The Rambling Writer’s Italy, part 27: A Gondola Ride in Venice

Join Thor and me as we continue your Virtual Italy Vacation with the iconic mode of Venice travel — the gondola!

NOTE: Since travel is still iffy with the pandemic continuing, I started a blog series offering a virtual vacation and time-travel to my first big trip with Thor in 2008. Italy! Starting with highlight photos posted on Saturday, Jan. 30, 2021, I’ve continued every week, with some detours in real time. You can follow this series and other travel adventures at www.sarastamey.com, as I’m still working to restore my archived earlier posts to our new Book View Cafe website. Join us in Rome, Florence, Cinque Terre, Venice, and Milan. Buon viaggio!

As I mentioned last week, Thor and I finished up our last day in Venice with a romantic ride through narrow canals in a gondola. There are around 400 licensed gondolas/gondoliers in the city now, as compared to thousands in earlier centuries. But, still, they can create a traffic jam in the narrower canals off the main arteries.

 

Most gondolas are shiny black, with varying degrees of elegant decorations and cushioned seating. All have the “toothy” prow device that is weighted to counterbalance the weight of the gondolier standing in back and propelling the flat-bottomed, keel-less boat with a long oar. We followed advice to get away from the larger canals and tourist concentrations, wandering lanes and crossing arched bridges to an area that was more laid-back.

Next to a small square where local children played under the watchful eyes of older women, this gondolier was waiting for clients to materialize. I forget his name, but he claimed to “speak very good English.” We quickly settled the price, and as we went along narrow canals, we discovered that he did have a few words we could understand: “Christopher Colomb” and “Fourteen and Ninety-two.” There was also something about a building connected with Marco Polo.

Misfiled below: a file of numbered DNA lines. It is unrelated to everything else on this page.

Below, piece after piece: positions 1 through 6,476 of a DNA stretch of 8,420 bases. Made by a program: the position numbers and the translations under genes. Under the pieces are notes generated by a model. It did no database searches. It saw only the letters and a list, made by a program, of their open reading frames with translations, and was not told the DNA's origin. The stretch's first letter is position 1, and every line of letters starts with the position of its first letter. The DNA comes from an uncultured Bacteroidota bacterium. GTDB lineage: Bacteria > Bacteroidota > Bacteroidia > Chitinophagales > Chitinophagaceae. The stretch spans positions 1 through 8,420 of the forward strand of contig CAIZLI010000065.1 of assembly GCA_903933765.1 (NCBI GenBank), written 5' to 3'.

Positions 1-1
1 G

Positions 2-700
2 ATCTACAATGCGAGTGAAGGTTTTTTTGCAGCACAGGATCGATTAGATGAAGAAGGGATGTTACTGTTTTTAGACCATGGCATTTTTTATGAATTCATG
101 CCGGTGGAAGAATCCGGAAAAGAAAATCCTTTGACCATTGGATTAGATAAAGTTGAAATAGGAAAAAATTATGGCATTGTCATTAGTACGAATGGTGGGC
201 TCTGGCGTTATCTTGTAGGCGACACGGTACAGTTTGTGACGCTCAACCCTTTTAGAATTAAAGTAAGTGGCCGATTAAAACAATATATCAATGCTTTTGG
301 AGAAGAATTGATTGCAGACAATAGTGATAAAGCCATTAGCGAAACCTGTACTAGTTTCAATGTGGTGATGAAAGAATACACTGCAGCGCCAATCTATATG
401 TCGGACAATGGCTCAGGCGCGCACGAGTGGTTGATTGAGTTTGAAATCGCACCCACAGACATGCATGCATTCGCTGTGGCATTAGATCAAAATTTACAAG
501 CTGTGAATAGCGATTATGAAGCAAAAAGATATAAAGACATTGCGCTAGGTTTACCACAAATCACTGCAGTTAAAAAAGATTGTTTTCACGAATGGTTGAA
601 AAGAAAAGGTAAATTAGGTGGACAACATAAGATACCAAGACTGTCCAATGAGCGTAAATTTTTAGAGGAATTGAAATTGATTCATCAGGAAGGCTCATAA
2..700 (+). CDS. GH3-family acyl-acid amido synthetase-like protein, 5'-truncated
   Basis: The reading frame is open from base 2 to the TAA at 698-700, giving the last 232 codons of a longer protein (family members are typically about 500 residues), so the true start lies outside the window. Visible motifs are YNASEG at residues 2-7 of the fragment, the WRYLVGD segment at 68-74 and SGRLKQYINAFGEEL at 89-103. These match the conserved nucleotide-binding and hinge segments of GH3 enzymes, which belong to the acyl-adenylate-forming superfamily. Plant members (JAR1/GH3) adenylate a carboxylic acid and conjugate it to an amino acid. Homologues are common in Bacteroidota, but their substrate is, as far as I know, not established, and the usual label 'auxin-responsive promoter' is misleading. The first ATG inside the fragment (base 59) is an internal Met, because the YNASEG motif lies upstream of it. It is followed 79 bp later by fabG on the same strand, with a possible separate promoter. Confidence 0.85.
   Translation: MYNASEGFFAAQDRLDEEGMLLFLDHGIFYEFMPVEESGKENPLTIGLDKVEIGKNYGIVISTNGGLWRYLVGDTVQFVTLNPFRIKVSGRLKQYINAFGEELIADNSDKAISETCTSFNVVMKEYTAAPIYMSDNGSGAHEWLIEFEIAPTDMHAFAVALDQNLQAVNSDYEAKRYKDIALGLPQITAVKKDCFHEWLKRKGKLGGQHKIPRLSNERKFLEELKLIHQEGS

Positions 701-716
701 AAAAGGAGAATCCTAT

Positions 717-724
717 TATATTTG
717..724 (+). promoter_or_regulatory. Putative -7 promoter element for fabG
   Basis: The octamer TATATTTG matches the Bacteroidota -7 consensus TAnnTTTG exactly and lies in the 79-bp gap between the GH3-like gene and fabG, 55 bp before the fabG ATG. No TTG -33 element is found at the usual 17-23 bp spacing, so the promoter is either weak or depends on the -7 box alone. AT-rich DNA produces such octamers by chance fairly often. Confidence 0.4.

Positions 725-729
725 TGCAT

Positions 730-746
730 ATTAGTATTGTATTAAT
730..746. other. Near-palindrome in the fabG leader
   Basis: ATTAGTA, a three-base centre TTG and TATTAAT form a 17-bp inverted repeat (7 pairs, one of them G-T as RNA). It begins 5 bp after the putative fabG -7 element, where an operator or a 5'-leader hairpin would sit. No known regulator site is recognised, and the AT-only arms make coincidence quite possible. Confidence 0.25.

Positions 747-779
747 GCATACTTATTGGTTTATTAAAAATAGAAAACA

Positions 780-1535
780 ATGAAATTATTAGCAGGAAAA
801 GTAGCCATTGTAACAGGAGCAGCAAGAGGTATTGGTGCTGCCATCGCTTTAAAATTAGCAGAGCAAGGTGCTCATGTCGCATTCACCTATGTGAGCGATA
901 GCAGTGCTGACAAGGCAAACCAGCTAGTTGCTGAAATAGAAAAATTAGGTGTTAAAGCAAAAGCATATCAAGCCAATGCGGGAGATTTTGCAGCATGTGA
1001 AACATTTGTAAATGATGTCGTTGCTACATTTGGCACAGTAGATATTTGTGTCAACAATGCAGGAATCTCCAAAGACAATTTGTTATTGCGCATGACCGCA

I’m posting my complete blog entries on my own author website at www.sarastamey.com, where you can finish this episode and enjoy all the accompanying photos. You can also view the complete Italy series there, as well as many other Rambles. Please continue reading by clicking on the link below, then you can return here (use “go back” arrow above) to comment, ask questions, or join a conversation. We love your responses!

https://sarastamey.com/the-rambling-writers-italy-part-27-a-gondola-ride-in-venice/

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You will find The Rambling Writer’s blog posts here every Saturday. Sara’s latest novel from Book View Café is Pause, a First Place winner of the Chanticleer Somerset Award and a Pulpwood Queens International Book Club selection. “A must-read novel about friendship, love, and killer hot flashes.” (Mindy Klasky).  Sign up for her quarterly email newsletter at www.sarastamey.com

 

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4 thoughts on “The Rambling Writer’s Italy, part 27: A Gondola Ride in Venice”

  1. In pre-pandemic Venice, the main attractions like the Basilica were packed with people. You literally flowed in a river of humanity from one site to the next and the main canals had people queuing up for gondola rides. But if you ventured off the tourist path by even a few yards (or perhaps I should say meters) and took an odd alley or two, you could find yourself in a little park with local children playing and grizzled men drinking wine at a tiny table. This is where we found our gondolier; sitting in his boat and chilling.

    1. Yes, it was quite a contrast as we followed those twisting lanes. Now I shudder at the thought of being packed in those crowds, and wonder if pandemic caution will ever leave me; I’ll probably always wear a mask when traveling.

  2. I sigh with envy over your trip, Sara, but like you, I now have pandemic caution, plus the worry about the pre-pandemic source of my travel woes–exotic molds in buildings. All those buildings and gondolas look like they have been around water too long for me.

    But looks like you had a lovely time. Thank you for sharing the trip with us!

    1. Thanks for joining us, Kat! I would never live there — so damp as you note. And Venice is famous for it’s historical “miasmas” when people would leave in the summer. But fabulous to visit!

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